To give an example: we have a monorepo and it's impossible to only run the tests of the project that has been updated. Even if you're ready to hack around with git. Even if you're ready to hack around with Travis internal functions. Because TRAVIS_COMMIT_RANGE is just broken.

And your argument "people switch to circle-ci, not sure why, Travis does what I need and I know how to use it" doesn't really make sense, other people would say that CircleCI does what they need and they know how to use it


We also use travis + a monorepo and yeah TRAVIS_COMMIT_RANGE is broken. We end up just tagging successful master builds and generating our commit range off of that.

But yeah, so much of it is flaky, and the pricing is noncompetitive. Our current iteration has travis's docker client tunneling to an ec2-based docker server; it's both cheaper and faster and will hopefully make it easier to rip out Travis in the future.


Not a bad idea but travis only does a shallow clone, do you unshallow it? Doing a `git fetch --unshallow` was slow, and hanging forever about one time out of 5 when I tried a few weeks back


Yeah, in this case we did though I can see a lot of instances where the benefits don’t outweigh the costs.


Don't you need to do the same hacking within CircleCI?


I do, but at least it is feasible (at least I think, never actually needed to do it). With Travis, even being willing to hack around, I just didn't manage to get it working at all


I feel dirty for saying this but Azure Pipelines is the service that is tempting to me because of the power of its file format (variable substitution, conditionals, template tasks and steps).


We use Azure Pipelines for https://github.com/web-platform-tests/wpt with some help from friends at Microsoft, and it's a great product!

It's very "power user" in that it's easy to get lost amongst all the options, but nothing else I've tried has the same breadth of OSes and ability to have one job depend on another in intricate ways. And, 10 free parallel builds, including macOS!


I’m quite liking azure for now and most of my company’s foss projects run there. But. Reason for getting lost is abysmally bad documentation. Yeah, all that I need is there but it’s structured so so bad.

Also, hosted agents have small inconsistencies that make the pipeline to have ton of do this on Linux but not in OS X or windows and so forth...


No need to feel bad, it's a great product! I've been using Azure DevOps for a while now, and it's what I use for anything not OSS (I prefer GitHub for that, and TBH it's what others expect)


It's also interesting how much Open Source is moving to Pipelines for just build services, regardless of where their code is hosted. The Python setup on Pipelines is really cool to dig into if you get the chance. I believe Python has been using it as the primary CI for their GitHub repo for bit now, and from what I've heard they've looked into using Pipelines to support a test matrix nearly as robust as their older BuildBot config.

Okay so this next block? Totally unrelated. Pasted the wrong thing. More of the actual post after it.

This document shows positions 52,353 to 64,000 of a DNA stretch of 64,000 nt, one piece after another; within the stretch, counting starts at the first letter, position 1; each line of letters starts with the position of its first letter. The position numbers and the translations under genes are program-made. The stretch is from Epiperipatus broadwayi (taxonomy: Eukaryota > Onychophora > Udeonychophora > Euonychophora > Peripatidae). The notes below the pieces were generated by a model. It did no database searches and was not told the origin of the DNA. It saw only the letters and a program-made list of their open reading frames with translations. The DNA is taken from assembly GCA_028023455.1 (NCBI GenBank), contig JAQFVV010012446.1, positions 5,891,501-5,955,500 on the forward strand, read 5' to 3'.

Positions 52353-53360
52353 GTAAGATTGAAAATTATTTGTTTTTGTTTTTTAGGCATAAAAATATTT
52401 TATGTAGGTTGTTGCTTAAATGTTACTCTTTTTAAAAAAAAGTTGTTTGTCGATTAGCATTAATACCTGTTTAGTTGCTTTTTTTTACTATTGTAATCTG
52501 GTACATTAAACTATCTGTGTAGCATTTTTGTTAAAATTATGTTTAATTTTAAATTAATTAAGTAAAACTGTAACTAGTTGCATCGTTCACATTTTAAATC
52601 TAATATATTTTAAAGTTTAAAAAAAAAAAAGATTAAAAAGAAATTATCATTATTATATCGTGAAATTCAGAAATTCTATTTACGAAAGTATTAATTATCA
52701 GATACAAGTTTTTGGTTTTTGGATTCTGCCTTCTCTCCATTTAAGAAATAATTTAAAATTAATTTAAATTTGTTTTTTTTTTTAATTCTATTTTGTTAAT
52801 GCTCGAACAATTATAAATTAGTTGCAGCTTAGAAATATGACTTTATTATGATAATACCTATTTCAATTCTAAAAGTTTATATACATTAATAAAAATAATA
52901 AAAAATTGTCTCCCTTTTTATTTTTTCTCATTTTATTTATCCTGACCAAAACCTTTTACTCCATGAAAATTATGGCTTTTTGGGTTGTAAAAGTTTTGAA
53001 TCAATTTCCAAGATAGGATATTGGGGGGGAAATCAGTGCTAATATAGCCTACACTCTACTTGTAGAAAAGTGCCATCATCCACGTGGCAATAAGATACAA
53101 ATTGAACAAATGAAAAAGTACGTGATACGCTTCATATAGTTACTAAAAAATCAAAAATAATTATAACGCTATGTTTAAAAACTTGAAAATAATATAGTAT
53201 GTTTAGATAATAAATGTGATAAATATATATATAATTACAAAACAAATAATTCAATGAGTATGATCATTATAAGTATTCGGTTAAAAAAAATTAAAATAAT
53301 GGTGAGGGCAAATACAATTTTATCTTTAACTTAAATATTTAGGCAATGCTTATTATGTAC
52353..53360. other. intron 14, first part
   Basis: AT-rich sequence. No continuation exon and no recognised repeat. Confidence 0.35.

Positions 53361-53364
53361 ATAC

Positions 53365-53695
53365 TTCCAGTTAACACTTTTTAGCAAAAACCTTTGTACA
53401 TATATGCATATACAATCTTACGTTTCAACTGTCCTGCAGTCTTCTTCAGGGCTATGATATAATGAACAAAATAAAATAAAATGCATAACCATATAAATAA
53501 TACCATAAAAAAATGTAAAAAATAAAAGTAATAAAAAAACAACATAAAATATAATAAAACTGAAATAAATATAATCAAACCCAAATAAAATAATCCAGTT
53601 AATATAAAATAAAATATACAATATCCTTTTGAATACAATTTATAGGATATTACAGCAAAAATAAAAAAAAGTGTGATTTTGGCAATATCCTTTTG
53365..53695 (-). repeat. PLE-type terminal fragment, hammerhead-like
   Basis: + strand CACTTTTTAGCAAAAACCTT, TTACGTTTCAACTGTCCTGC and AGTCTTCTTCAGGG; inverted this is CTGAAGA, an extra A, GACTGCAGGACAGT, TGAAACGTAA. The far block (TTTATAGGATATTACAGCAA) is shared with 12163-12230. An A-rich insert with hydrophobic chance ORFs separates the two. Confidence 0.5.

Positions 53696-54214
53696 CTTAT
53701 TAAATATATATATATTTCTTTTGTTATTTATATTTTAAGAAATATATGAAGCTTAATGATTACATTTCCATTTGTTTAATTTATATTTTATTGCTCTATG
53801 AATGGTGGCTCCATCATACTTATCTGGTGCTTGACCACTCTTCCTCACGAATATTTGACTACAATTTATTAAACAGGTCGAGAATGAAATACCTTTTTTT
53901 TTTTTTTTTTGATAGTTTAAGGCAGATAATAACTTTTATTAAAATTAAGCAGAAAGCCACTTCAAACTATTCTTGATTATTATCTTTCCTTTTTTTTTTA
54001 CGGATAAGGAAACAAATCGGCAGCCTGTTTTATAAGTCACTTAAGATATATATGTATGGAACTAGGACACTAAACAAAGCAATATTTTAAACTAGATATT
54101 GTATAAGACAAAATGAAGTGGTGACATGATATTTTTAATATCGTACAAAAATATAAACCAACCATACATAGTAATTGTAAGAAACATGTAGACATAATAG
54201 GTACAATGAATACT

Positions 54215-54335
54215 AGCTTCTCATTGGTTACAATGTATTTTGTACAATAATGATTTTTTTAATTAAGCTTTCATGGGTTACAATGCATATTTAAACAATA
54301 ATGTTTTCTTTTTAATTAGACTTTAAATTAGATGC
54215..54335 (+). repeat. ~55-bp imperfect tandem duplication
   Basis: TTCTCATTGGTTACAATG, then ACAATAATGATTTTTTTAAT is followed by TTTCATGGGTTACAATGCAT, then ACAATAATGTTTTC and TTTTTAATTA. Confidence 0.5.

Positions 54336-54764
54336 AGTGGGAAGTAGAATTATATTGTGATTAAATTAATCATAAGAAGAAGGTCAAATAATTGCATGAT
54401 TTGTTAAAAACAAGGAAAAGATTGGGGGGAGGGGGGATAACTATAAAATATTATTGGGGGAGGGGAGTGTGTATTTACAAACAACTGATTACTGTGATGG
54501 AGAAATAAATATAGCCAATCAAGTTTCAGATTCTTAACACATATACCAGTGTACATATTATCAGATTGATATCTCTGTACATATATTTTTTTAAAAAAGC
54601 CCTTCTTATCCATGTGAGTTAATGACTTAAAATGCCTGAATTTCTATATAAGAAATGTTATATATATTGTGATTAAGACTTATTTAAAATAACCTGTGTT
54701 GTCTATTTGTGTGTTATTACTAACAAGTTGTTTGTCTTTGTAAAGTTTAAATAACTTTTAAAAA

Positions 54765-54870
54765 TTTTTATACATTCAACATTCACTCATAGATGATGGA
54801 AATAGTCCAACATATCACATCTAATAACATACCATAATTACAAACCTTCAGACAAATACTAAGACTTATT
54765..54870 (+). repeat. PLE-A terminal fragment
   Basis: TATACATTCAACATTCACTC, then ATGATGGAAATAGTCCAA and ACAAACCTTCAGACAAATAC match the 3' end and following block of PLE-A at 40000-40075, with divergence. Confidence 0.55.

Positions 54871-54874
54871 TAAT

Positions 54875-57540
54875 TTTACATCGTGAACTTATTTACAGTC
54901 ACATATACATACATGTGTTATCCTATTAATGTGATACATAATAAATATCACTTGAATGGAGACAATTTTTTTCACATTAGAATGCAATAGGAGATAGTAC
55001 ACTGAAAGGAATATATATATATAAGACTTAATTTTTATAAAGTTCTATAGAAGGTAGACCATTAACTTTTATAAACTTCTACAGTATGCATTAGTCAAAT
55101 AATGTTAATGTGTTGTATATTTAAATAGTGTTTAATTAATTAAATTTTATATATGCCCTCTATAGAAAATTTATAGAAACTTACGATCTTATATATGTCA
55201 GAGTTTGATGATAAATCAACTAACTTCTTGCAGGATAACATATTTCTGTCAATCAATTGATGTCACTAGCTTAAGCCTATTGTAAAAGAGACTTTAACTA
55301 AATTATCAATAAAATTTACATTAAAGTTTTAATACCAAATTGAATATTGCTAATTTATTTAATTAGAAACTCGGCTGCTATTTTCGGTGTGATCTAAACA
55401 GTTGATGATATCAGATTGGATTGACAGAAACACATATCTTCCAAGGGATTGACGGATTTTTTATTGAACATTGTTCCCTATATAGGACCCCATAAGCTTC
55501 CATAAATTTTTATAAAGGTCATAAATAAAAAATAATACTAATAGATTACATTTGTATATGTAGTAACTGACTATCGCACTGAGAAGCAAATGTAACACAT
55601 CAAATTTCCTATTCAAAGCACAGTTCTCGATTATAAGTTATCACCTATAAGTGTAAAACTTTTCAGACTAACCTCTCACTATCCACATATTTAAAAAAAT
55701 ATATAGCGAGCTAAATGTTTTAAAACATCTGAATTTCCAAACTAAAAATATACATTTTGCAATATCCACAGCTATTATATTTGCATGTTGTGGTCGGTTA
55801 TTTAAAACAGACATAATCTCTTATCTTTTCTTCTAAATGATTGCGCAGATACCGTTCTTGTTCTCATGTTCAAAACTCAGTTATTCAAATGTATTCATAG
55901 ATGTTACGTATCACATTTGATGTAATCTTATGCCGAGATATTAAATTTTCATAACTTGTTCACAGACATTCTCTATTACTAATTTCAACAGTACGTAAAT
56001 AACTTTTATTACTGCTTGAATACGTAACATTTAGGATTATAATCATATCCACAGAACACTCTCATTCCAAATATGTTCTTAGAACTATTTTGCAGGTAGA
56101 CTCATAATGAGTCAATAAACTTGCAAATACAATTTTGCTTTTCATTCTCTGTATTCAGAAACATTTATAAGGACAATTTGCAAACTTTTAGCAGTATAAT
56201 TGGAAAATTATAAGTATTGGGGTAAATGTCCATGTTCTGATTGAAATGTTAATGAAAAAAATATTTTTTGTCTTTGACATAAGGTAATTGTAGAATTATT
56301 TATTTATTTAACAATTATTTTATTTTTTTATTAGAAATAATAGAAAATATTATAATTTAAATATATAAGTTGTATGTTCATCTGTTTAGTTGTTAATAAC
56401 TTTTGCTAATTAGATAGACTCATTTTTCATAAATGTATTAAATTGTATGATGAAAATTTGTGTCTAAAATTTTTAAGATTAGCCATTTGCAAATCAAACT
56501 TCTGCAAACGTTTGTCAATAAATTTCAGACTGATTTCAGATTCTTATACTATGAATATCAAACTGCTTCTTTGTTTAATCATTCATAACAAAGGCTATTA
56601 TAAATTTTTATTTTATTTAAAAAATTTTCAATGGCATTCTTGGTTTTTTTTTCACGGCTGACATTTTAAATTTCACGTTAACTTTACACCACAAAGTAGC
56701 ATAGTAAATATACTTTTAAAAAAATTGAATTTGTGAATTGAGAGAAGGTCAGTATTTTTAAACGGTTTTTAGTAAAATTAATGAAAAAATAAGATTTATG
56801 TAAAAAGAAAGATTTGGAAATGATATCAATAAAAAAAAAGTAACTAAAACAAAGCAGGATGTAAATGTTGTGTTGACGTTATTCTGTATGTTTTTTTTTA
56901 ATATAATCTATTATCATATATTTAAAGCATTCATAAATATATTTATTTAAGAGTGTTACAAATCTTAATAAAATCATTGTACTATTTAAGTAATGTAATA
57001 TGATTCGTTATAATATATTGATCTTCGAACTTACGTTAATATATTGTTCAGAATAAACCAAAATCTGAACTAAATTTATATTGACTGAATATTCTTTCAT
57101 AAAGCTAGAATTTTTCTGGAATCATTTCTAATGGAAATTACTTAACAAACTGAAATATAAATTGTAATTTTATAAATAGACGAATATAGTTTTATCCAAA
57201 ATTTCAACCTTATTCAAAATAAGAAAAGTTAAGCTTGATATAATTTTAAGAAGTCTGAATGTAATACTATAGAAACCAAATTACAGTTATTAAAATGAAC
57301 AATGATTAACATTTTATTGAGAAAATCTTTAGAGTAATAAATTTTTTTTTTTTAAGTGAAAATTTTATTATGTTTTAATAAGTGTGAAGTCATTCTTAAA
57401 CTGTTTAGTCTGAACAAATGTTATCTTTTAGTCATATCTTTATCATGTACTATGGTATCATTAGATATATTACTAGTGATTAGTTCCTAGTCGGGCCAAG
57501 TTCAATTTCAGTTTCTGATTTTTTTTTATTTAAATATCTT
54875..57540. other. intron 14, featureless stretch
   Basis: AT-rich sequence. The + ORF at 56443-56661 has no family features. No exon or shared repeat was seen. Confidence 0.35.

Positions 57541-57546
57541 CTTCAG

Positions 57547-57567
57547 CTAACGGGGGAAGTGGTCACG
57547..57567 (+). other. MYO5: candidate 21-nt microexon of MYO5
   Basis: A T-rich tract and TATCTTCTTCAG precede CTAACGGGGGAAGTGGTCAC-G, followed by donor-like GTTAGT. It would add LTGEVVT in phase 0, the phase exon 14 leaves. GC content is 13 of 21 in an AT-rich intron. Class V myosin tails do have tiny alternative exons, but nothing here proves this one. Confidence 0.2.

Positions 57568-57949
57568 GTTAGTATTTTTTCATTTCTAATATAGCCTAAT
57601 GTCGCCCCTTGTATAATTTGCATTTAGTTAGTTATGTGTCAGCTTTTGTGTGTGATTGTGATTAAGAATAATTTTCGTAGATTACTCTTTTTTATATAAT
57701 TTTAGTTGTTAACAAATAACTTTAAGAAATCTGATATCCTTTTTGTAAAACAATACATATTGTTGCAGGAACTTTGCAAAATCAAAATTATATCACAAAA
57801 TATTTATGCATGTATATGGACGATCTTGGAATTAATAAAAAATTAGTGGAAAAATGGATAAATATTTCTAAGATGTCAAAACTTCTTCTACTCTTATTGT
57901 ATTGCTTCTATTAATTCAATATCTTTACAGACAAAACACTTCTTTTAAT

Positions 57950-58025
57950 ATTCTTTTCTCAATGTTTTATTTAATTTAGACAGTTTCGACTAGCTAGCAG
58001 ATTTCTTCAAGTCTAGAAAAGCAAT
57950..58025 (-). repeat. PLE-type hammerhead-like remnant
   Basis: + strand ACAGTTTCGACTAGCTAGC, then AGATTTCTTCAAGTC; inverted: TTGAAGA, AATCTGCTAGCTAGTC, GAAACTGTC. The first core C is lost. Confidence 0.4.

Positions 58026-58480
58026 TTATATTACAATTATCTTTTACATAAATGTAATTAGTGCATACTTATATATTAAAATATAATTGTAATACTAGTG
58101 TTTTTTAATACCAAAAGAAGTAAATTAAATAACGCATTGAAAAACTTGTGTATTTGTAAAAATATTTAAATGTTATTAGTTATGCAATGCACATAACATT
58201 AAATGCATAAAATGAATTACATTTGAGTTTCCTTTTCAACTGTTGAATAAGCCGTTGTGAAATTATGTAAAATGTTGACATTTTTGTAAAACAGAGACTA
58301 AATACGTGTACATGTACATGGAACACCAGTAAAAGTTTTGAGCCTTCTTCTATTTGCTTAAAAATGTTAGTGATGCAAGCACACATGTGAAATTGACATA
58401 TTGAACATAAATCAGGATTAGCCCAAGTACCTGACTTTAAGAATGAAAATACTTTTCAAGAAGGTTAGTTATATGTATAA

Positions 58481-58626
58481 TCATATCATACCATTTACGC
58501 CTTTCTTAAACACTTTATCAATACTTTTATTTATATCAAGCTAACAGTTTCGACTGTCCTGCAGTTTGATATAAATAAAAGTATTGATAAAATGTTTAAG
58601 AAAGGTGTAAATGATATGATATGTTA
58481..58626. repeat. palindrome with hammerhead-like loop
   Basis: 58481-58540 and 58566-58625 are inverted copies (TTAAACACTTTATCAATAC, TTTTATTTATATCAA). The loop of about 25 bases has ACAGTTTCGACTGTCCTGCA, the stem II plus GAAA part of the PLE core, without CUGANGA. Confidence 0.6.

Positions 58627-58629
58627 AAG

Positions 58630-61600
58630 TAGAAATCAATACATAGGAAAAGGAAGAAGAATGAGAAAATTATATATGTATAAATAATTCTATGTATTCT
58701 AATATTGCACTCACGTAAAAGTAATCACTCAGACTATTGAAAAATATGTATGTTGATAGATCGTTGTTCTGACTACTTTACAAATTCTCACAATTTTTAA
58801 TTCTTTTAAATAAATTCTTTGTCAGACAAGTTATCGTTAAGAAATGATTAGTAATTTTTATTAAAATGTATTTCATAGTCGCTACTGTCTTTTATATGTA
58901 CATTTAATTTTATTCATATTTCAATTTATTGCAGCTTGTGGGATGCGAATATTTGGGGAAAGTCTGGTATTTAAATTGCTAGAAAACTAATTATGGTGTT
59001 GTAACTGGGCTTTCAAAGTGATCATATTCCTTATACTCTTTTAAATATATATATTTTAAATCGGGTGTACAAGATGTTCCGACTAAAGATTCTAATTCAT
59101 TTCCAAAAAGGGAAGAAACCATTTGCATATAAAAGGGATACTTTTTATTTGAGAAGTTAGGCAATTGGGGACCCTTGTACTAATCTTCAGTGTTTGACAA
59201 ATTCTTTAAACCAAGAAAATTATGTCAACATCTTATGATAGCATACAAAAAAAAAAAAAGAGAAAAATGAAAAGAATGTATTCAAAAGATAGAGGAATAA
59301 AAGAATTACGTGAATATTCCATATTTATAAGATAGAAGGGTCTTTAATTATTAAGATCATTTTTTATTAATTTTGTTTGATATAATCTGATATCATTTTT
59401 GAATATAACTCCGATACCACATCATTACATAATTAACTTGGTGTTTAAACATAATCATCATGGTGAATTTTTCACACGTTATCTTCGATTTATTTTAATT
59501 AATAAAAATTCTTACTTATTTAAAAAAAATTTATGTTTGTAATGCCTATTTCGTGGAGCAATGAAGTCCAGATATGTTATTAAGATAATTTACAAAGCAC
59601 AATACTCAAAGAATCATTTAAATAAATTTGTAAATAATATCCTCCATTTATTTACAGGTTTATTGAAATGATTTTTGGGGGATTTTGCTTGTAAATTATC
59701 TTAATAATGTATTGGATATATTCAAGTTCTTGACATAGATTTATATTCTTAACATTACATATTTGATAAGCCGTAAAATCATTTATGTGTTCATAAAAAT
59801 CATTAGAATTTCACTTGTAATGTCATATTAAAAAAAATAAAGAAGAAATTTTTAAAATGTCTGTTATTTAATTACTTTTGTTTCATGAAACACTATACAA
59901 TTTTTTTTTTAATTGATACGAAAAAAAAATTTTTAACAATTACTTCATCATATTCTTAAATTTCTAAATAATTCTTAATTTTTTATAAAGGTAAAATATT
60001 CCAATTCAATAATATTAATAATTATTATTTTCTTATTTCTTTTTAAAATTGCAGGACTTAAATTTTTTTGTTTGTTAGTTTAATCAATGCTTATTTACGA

The onboarding process of Pipelines is very smooth once you manage to sort the OAuth/account stuff out. And they actually have helpful docs to boot.


I never believed I'd ever pick a Microsoft product over anything else.

And yet, here we are... Azure Pipelines

Edit: VS Code too


Curious if anyone has used Azure Pipelies with Rails projects and has a review.

(Yeah, I know, all these CI things are hypothetically platform agnostic, but then there's reality, different platforms-under-test have different sorts of problems which become priorities for the CI platform to smooth out and make just work, or don't).


I think that you want somebody who's unbiased to answer this from their perspective (I'm a PM for Azure DevOps, so I'm pretty biased). But I've built out Azure Pipelines for many platforms, including Ruby and RoR with a lot of success. Feel free to drop me an email (my HN username @microsoft.com) and I can point you to some pipelines.


Cool. The trick is, I don't want to "build out a pipeline", I just wanna write a handful of lines in a single config file and be up and going, which is what travis has given me.

But Azure is def on my list to check out!


Haha, yes, sorry for making it sound bigger than it is. If you just want to do some build & test validation, it should just be a single yaml file. Not identical to Travis but close. We even added some getting started documentation if you’re familiar with Travis. https://docs.microsoft.com/azure/devops/pipelines/migrate/fr...


The main reason why we moved to CircleCI was due to the rising test flakes and outages in TravisCI. Also, TravisCI comes with a lot of crap pre-installed which can be a pain sometimes. With CircleCI you can provide your own custom Docker image for running the build. If the build fails there is even an option to SSH into the build to debug. This issue has a lot of details on what it takes to migrate an open source project from Travis CI to CircleCI if you are interested. https://github.com/zulip/zulip/issues/7748


You can ssh and debug a travis build as well


But only on travis-ci.com, not for Open Source (.org) IIRC.


(Disclosure: Travis CI Employee)

We can do it on .org as well! Just need to reach out to us via email to enable it (as well as the instructions, as it requires a manual API call rather than a UI Button.) And, as Involans also mentioned, we are merging the two together.